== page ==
"Mathew Brady, the historian with a camera, photographed everyone of importance including Andrew Jackson, Henry Clay, Edgar Allen Poe, Abraham Lincoln, and many battle scenes of the Civil War. This motion picture is built entirely of photographs by Brady and his cameraman. Mr. Southard has used the zoom lens and lap dissolves to create a feeling of movement, supported by a good sound track" PSA Journal, Oct. 1961, 49.
The Bee (Danville, Virginia), Sat. Aug. 19, 1961; noted that the film would be shown over television and that:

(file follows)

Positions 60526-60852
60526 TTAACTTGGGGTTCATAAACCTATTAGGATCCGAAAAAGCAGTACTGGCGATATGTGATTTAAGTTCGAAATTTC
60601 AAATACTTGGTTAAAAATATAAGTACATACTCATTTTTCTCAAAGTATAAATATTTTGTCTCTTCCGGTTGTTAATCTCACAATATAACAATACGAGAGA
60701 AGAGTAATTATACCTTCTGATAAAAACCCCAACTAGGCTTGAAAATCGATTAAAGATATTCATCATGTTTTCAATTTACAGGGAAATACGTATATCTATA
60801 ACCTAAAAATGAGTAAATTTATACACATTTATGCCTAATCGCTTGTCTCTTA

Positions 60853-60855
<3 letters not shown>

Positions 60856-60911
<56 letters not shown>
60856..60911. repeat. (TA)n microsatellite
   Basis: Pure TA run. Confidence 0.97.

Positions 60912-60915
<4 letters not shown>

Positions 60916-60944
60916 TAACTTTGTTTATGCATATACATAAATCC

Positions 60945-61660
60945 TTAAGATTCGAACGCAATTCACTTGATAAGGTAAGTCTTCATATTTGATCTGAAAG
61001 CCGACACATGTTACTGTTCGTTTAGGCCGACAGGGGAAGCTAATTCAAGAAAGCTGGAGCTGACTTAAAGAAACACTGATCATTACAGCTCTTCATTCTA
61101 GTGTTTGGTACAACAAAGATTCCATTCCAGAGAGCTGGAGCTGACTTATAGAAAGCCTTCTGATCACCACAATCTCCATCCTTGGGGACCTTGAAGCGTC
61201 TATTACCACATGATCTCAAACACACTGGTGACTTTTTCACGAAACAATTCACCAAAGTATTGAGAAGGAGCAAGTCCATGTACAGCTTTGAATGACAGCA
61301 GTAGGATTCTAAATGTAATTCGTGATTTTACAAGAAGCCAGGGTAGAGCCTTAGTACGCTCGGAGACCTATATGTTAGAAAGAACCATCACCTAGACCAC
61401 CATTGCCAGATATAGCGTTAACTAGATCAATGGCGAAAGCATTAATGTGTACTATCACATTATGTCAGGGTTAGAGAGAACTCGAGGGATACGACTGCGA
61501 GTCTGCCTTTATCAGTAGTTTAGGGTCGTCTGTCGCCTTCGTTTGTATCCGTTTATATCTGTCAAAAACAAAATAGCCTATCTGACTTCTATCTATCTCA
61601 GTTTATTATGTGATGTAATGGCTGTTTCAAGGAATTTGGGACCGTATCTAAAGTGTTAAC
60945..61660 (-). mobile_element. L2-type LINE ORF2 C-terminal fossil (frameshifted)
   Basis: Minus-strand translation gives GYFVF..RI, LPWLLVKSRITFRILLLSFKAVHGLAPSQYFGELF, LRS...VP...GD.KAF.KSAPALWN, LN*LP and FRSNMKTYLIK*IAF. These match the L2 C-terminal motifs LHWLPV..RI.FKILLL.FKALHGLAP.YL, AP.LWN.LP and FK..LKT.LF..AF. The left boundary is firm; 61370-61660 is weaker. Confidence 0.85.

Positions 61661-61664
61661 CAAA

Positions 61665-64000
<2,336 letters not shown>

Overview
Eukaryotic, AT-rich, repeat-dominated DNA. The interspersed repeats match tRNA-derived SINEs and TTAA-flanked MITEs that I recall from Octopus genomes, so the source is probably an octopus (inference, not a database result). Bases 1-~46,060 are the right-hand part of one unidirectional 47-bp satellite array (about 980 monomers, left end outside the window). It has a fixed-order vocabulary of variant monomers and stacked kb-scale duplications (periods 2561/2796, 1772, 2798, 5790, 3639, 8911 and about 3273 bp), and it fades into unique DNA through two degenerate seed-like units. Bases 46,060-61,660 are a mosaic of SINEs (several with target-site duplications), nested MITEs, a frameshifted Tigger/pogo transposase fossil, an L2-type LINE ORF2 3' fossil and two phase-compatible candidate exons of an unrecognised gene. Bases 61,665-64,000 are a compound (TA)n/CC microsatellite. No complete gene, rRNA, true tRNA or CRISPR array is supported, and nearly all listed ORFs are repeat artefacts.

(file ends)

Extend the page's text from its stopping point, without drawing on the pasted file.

Ray G. Southard was named as one of 11 award winners in the nation for his documentary-type film on the photograhic works of Mathew Brady, noted Civil War photographer. Southard filmed the 300 foot eight and a half minute production on 16 mm film and it is narrated by Ray Hayes. The film is unique inasmuch as it actually is composed of still photos and does not incorporate any movement with the exception of that effected by a zoom lens which enables a mixtures of close- ups and fade shots which give the illusion of a fast moving sequence. Some 50 or 60 of Brady's Civil War photos were used in the filming and Southard chose the topic due to its timeliness, this year being the Civil War Centennial year.
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